enum AddEmployeeError {
    #[error("the department `{0}` doesn't exist")]
    NonexistentDepartment(String),
    #[error("the employee `{}` already exists", .0.0)]
    ExistingEmployee(Employee),
}

This is probably an overkill for a simple program.

HashMap insertion

fn add_department(
    company: &mut Company,
    department: &str,
) -> Result<(), ExistingDepartment> {
    let department_name = String::from(department);
    match company.0.contains_key(&department_name) {
        true => Err(ExistingDepartment(department_name)),
        false => {
            company.0.insert(
                department_name,
                Department(HashSet::<Employee>::new()),
            );
            Ok(())
        }
    }
}

company.0 is searched twice — once in contains_key, once in insert. The Entry interface is the preferred solution:

use std::collections::hash_map::Entry;

match company.0.entry(department_name) {
    Entry::Occupied(entry) => {
        Err(ExistingDepartment(entry.key().to_owned()))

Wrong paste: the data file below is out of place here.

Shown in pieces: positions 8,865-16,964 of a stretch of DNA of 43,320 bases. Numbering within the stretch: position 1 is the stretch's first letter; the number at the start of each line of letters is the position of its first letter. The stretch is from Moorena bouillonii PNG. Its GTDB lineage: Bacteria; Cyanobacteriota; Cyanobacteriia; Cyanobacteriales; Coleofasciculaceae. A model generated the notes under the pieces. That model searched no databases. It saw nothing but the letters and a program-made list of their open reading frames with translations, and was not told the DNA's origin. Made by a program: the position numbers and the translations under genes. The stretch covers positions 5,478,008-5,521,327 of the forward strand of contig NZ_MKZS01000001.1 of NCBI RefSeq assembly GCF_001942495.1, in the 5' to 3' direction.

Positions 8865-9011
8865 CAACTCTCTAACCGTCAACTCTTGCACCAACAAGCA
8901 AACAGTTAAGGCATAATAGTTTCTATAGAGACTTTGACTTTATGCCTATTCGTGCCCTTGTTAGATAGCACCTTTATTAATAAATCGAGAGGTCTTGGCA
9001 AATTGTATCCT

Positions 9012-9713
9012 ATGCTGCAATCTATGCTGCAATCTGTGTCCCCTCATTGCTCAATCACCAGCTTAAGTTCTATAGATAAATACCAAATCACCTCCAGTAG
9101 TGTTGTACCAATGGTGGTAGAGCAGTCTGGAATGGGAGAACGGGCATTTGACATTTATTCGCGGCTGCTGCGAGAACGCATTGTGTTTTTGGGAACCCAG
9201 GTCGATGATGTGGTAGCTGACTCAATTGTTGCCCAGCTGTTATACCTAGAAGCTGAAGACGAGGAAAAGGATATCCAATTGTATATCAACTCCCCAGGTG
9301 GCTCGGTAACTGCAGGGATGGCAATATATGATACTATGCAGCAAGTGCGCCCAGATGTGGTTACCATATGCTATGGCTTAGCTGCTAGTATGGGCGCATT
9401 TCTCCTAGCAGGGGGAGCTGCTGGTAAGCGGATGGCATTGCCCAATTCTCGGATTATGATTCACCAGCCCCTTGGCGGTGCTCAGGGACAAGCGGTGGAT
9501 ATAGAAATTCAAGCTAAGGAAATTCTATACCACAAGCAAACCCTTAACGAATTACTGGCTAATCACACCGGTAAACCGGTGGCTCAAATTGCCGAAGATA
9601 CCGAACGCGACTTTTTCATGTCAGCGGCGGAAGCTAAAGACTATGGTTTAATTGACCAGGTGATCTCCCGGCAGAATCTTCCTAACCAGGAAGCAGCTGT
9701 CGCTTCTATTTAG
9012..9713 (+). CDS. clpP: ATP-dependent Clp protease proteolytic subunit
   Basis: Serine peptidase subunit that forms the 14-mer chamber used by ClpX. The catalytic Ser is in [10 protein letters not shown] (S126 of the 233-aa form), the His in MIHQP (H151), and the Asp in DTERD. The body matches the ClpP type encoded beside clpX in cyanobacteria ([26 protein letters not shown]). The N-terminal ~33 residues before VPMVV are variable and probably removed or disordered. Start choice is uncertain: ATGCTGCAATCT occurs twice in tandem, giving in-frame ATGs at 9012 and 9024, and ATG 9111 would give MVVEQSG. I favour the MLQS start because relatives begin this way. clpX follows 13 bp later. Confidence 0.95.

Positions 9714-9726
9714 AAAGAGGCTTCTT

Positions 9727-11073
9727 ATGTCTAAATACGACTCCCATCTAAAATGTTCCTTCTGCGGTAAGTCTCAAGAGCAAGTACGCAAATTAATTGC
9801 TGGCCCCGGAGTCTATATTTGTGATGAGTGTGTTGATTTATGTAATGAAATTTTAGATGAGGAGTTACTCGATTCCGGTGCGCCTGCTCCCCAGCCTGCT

}
    Entry::Vacant(entry) => {
        entry.insert(Department::new());
        Ok(())
    }
}

Instead of cloning department within the function, take the argument by value so that the caller can pass in values they no longer need. If the insertion fails, ownership can be returned to the caller in the error type. (Unfortunately, the key seems to be discarded if the entry is occupied, so I had to use to_owned in that case.)

Cloning

I also feel like some of the cloning I did is probably unnecessary, but I'm not sure how I could refactor them away, so it would be nice to know if that is indeed the case and how I might refactor. In fact, I think it would be helpful to know how I might determine when it is appropriate to clone or when to borrow, as I think I'm a little iffy about that topic.

In principle, we should clone when it is logically appropriate to do so, and avoid cloning otherwise. It all comes down to the semantics.